* James Miller G3RUH
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All satellite programs involve manipulating dates in some way and if you ever need an example of ugly coding, look no further than the typical amateur calendar routine! I recently came across one Loony program that took over 30 program lines just to manipulate two dates and got it wrong. Yet the job can be done in as few as 5 lines of code. I first encountered date algorithms some years ago in the applications program handbook for the HP25C pocket calculator, and whilst researching this piece they have turned up many places (refs 1,4-6). Where they actually originated I don't know. I shall give the rules for getting from date to day numbers and vice versa in two ways; one where the date is in the familiar 1986-Jan-01 form, and the other in Year, Day-of-year. The latter is so simple that it can be memorised. Day Numbers ----------- The first step to giving a sense of order to calendars is to think in terms of day numbers. All days can have a unique number assigned to them. Then elapsed times are easily found by subtracting day numbers, and calendar routines have a rational system in which to work. Here are some systems I know of: EXAMPLE OF DAY NUMBER System Datum (Day 0) for 1986 Jan 1st ------------------------------------------------ AMSAT 1978 Jan 01 2922 NASA(1) 1957 Sep 18 10332 NASA(2) 1957 Jan 01 10592 ESOC 1950 Jan 01 13149 GENERAL approx AD 1 725022 Julian 4713 BC, Jan 1.5 2446431.5 ----------------------------------------------- The Julian Day numbering system is a universal standard, particularly in astronomic matters because it is the only unambiguously and continously defined system going back to the dark ages. NASA(2) is used in Goddard Space Flight Centre's attitude determination programs; NASA(1) is used in their orbit programs, and is called the Julian Day for Space (JDS). It's time elapsed since the first Julian day divisible by 100 prior to the launch of Sputnik-1. (see ref 3). AMSAT day numbers are telemetered by Oscar-10 and appear in AMSAT-US keplerian element sets (as the time of reference perigee). Note that 1978 Jan 1st is day 0, not 1 as some AMSAT folk would tell you! No system is intrinsically 'the best'. The choice of datum is quite arbitrary and it's obvious that you can hop from one to another merely by adding/subtracting a constant number. For example you can get from a NASA(2) to an ESOC day number by adding 2557, (which is 13149 - 10592). The Calendar Rules ------------------ I suppose Pope Gregory XIII's calendar rules are well known; 365 days to a year; an extra 'leap-day' if the year is divisible by 4, excepting century years - unless they are divisible by 400. 30 days hath September, etc etc and February has 28 days or 29 in a leap year. Thus 1700, 1800, 1900 are NOT leap-years, whereas 1600 and 2000 are. (Ref 2). Leap year days create a 400 year cycle of 146097 days, which is an average of 365.2425 days a year. This is near enough 365.2422 days, the Earth's orbital period about the Sun. If it wasn't - and prior to Gregory (1582) it was not - the seasons would drift. Towards an Algorithm -------------------- Gregory has a lot to answer for! The main reason that calendar algorithmists get in a mess is that February which hath a variable number of days is in the middle of the year. Secondly, the other months have an apparently haphazard mixture of 30/31 days. Basically what we need is a rule to give a day number for the start of a year (DSY), and rule for the start of each month (DSM). Then the day number is simply their sum, viz DAYNO = DSY + DSM + DOM + D0, where DOM is the day of the month and D0 is a datum constant which chosen to suit the day number system adopted (see above). The secret to rational date algorithms is to start the computational 'year' on March 1st, not at the beginning of January. So, 1980-Feb-29 is regarded as 1979, month 12, day 29 (last day of 'year'), and the real 1980-March-01 is regarded as 1980, month 1, day 1. IF M <= 2 THEN M = M+12: Y = Y-1 This trick now gives us a run of 11 months containing 30/31 days, and February now at the end. It's no longer awkward in this position because its days are simply added in to the year + month sub-total, just as for any other month. The 30/31 isn't such a pain in the neck; starting with March, the sequence is 31 30 31 30 31 31 30 31 30 31 31 days. Taking out 30 for clarity it's 1 0 1 0 1 1 0 1 0 1 1 days, which has a discernable 5 month rhythm to it, viz 10101-10101-1. Each bar has 3 beats, an average of 0.6 beats a month. If you now jot down INT(0.6 * M) for M = 0,1,2 etc you get the sequence 0 1 1 2 2 3 4 4 5 .... which increments with the rhythm 10101-101..! Put back in the 30 and, if you're still with me, it should be apparent that the function INT(30.6 * M) provides exactly the basic cadence we need for a start of month rule. Leap Years ---------- Leap years are handled like this; ignoring century years, since there are an average of 365.25 days a year, the day for start of year DSY can be simply found from DSY = INT(year*365.25). Because of the 0.25, every 4th year the leap year increment appears automatically. And what of century years? Easy; every 100 years remove the leap day created above with -INT(year/100), and every 400 years put it back again with +INT(year/400). Day Number to date ------------------ The inverse problem is extracting the date from a day number. Essentially one is unscrambling the rules just given. It's slightly messy because the funtion INT(.) doesn't have an inverse as such, so one has to synthesise it very carefully. WARNING - Ignore This --------------------- INT(X) means "the largest integer smaller than X". Thus INT(-1.5) is -2. Some machines will give -1. The definition given is regular through zero. If your machine gives -1 take great care - and complain to the manufacturer! In addition it is assumed that your computer/calculator can multiply 0.6 by 5, or divide 21 by 7 and get the result 3, not 2.9999999. If it doesn't you may need to take corrective action. John Morris (Reference 6) is excellent on this. ALGORITHM 1: DATE to DAY NUMBER -------------------------------- Takes a date in the form of year, month and day of month and calculates its day number. Valid from 1582 onwards: D0 = -722528: REM For AMSAT day number ) D0 = -428: REM For GENERAL day number )) CHOOSE ONE ONLY D0 = 1720982: REM For Julian Day at noon ) REM Enter wih Year YR e.g. 1986, Month MN, Day DY. Result is Day Number DN Y = YR: M = MN: D = DY: REM Preserve YR, MN, DY IF M <= 2 THEN M = M+12: Y = Y-1 DN = -INT(Y/100)+INT(Y/400)+15 + INT(Y*365.25) + INT((M+1)*30.6) + D + D0 NOTES: 1. You may omit the century calculations so that: DN = INT(Y*365.25) + INT((M+1)*30.6) + D + D0 This restricts the algorithm to 1900 Mar 01 until 2100 Feb 28, 2. Three values for D0 are given; choose only one though! ALGORITHM 2: DAY NUMBER TO DATE -------------------------------- REM Enter with day number (DN). Results are Year (Y), Month (M) and REM Day (D), the day (D$) and month (M$) as strings. D = DN - D0: REM Note 4 DW = (D+5) - 7*INT((D+5)/7): REM Note 1 D = D + INT( INT((D+36387)/36524.25) * 3/4) - 15: REM Note 2 Y = INT((D-122.1)/365.25): D = D-INT(Y*365.25) M = INT(D/30.61): D = D-INT(M*30.6) M = M-1: IF M > 12 THEN M = M-12: Y = Y+1 D$ = MID$("SunMonTueWedThuFriSat",3*DW+1,3): REM Note 1 M$ = MID$("JanFebMarAprMayJunJulAugSepOctNovDec",3*M-2,3): REM Note 3 NOTES: 1. DW is day-of-the-week, and is 0 for Sunday. Omit if you don't need. 2. You may omit this line for dates within 1900 Mar 01 - 2100 Feb 28 3. Omit if you don't want the month in letters. 4. Value for D0 must be as chosen for date to day number algorithm. QUICK ALGORITHMS 3: ------------------- The following two algorithms will give you GENERAL day numbers from the year and day of the year (Jan 1st = 1): Date to Day Number DN = INT((YEAR-1)*365.25) + DAY Day Number to Year/Day of Year YEAR = INT((DN+365)/365.25) DAY = DN - INT((YEAR-1)*365.25) Valid from 1901 Jan 01 - 2100 Dec 31 (General day numbers 693976-767024). The GENERAL day number here is the SAME as for algorithms 1 and 2 above. ISO Date Presentation --------------------- Now the commercial. Does "1st Jan 1986 @ 1432 UTC" or worse, "Jan 1st 1986" strike you as crazy? What you need the International Standards Organistation (ISO-8601) presentation, which has the all the digits in descending order of significance, just like any other number: 1986 Jan 01 @ 1432 UTC Happy New Year de G3RUH REFERENCES ---------- 1. HP19c/HP-29c Applications Book. Hewlett-Packard Company 1977, page 44. 2. Explanatory Supplement to the Astronomical Ephemeris. 1961 Rev. 1974. ISBN: 0-11-880578-9, HMSO. Chapter 14. 3. Spacecraft Attitude Determination and Control. Ed. James R. Wertz, D. Reidel Publishing Co. 1984 ISBN 90-277-1204-2. Page 20. 4. Amateur Satellite Report No. 109 (1985 Sep 14). Note by Tom Clark W3IWI 5. Oscar-10 Program for Sharp PC1246 by Dr Karl Meinzer DJ4ZC 6. Amateur Radio Software, John Morris GM4ANB, RSGB. ISBN: 0-900612-71-1. Definitive, authoritative, stylish and fun. Order one now.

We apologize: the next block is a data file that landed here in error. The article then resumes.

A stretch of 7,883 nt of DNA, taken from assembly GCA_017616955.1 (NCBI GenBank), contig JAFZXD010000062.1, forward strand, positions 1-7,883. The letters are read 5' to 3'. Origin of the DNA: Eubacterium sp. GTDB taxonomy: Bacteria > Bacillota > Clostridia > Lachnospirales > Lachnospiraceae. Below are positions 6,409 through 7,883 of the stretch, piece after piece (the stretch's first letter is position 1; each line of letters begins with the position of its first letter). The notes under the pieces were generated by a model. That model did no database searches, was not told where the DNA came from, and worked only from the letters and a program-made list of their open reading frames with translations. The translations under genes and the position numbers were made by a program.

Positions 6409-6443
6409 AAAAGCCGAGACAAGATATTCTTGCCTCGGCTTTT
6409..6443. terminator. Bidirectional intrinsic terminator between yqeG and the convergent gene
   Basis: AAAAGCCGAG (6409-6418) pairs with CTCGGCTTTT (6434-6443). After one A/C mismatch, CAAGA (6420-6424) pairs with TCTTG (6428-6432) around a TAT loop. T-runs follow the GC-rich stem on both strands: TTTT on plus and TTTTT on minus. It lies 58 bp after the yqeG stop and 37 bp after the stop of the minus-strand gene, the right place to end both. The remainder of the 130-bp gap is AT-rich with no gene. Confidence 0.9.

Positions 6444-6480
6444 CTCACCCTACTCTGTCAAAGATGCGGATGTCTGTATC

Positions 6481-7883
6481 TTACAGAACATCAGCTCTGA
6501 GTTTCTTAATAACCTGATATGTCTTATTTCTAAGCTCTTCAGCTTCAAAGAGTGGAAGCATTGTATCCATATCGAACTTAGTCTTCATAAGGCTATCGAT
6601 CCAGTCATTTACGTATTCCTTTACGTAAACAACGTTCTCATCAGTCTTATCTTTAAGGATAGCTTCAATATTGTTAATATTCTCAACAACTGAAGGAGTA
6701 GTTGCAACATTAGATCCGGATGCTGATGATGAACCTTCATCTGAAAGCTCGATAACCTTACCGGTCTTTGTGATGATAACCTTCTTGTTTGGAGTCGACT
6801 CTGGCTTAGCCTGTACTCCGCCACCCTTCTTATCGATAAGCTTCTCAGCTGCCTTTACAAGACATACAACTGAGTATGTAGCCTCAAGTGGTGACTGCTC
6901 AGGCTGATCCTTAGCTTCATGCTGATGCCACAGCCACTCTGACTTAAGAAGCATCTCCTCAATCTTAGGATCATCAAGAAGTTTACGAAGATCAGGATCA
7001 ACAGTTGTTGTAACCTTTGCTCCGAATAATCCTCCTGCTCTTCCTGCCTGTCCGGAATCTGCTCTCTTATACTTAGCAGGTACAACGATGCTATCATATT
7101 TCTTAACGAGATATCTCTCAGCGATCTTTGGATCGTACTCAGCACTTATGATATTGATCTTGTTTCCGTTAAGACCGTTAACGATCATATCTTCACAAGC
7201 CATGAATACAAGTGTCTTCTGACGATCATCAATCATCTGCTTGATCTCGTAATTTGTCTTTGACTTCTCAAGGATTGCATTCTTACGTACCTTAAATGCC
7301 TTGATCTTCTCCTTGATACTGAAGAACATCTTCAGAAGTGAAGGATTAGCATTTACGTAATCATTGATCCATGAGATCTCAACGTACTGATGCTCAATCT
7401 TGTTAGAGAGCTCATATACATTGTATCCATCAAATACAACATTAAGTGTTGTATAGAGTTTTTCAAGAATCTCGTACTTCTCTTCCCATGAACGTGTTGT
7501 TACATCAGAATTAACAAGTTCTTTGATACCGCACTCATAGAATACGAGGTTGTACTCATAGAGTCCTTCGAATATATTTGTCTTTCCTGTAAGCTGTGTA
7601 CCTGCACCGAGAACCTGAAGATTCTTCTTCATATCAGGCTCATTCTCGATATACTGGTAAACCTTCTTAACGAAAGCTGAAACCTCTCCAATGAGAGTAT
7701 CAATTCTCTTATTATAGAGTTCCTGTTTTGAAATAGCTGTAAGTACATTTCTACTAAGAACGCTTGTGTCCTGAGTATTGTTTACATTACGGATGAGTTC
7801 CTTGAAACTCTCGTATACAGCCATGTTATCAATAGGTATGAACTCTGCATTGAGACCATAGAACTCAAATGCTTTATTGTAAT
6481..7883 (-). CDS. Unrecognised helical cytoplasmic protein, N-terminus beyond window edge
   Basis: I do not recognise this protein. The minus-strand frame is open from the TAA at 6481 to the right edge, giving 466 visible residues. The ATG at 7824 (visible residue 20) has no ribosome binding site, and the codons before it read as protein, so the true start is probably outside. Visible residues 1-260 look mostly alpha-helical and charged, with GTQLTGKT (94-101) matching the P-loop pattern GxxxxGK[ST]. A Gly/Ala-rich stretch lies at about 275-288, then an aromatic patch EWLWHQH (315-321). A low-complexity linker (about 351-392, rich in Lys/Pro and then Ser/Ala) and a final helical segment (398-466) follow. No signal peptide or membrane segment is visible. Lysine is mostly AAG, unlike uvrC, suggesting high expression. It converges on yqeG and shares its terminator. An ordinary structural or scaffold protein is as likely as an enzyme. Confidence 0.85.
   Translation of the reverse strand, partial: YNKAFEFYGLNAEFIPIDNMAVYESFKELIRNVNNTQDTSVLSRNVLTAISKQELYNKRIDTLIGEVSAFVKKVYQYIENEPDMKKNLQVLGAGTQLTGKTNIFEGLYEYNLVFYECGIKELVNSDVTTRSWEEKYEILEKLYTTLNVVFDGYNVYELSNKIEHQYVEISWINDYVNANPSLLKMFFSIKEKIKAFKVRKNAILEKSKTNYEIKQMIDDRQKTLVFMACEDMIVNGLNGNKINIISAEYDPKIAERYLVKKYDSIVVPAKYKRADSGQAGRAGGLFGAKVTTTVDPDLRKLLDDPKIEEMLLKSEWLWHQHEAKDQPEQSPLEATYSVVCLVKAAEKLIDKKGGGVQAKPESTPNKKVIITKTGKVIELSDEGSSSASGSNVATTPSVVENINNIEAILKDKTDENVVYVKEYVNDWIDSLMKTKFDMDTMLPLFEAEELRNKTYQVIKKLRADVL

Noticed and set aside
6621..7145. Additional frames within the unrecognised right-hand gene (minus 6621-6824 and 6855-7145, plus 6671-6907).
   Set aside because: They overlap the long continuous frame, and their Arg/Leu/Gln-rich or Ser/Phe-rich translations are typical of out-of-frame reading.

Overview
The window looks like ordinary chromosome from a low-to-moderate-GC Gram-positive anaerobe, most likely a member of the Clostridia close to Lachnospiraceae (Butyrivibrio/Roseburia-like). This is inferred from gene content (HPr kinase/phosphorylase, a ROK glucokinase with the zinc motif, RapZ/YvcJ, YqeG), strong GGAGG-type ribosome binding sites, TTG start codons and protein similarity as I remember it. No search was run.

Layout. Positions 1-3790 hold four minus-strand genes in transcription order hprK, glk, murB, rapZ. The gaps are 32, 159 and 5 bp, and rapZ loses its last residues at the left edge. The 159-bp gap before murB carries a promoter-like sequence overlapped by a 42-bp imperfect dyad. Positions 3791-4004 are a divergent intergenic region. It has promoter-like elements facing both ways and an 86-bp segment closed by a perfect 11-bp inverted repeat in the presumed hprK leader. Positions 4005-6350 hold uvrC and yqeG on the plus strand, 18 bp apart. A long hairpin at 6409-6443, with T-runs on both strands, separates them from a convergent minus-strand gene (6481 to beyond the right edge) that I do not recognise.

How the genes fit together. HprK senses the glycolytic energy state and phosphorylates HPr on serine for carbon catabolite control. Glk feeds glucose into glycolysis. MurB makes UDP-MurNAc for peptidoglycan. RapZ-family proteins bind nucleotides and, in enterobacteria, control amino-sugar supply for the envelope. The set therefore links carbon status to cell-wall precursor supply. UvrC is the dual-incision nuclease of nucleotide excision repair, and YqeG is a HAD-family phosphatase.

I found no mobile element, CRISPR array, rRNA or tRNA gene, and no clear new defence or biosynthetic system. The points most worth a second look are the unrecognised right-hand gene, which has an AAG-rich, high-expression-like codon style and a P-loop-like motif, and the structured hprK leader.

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*Created: 1994 Nov 13 -- Last modified: 2005 Oct 29